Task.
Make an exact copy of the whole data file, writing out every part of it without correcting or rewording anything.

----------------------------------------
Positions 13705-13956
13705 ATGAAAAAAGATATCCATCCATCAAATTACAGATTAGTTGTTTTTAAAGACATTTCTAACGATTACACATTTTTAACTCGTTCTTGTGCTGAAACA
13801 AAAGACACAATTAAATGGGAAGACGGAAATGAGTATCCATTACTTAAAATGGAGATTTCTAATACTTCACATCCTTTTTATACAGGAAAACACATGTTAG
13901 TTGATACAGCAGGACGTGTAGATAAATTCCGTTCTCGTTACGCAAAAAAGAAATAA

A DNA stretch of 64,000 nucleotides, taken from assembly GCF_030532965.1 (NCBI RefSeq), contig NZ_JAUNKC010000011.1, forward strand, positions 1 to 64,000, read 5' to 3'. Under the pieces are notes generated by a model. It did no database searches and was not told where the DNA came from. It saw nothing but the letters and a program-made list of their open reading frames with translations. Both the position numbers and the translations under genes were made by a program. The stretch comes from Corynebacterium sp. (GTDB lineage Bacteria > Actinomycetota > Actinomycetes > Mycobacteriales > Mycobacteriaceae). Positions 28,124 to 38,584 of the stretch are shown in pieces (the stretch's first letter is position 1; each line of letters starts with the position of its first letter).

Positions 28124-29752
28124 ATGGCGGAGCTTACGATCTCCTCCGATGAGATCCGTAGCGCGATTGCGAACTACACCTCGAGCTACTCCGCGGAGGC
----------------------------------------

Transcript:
Positions 13705-13956
13705 ATGAAAAAAGATATCCATCCATCAAATTACAGATTAGTTGTTTTTAAAGACATTTCTAACGATTACACATTTTTAACTCGTTCTTGTGCTGAAACA
13801 AAAGACACAATTAAATGGGAAGACGGAAATGAGTATCCATTACTTAAAATGGAGATTTCTAATACTTCACATCCTTTTTATACAGGAAAACACATGTTAG
13901 TTGATACAGCAGGACGTGTAGATAAATTCCGTTCTCGTTACGCAAAAAAGAAATAA

A DNA stretch of 64,000 nucleotides, taken from assembly GCF_030532965.1 (NCBI RefSeq), contig NZ_JAUNKC010000011.1, forward strand, positions 1 to 64,000, read 5' to 3'. Under the pieces are notes generated by a model. It did no database searches and was not told where the DNA came from. It saw nothing but the letters and a program-made list of their open reading frames with translations. Both the position numbers and the translations under genes were made by a program. The stretch comes from Corynebacterium sp. (GTDB lineage Bacteria > Actinomycetota > Actinomycetes > Mycobacteriales > Mycobacteriaceae). Positions 28,124 to 38,584 of the stretch are shown in pieces (the stretch's first letter is position 1; each line of letters starts with the position of its first letter).

Positions 28124-29752
28124 ATGGCGGAGCTTACGATCTCCTCCGATGAGATCCGTAGCGCGATTGCGAACTACACCTCGAGCTACTCCGCGGAGGC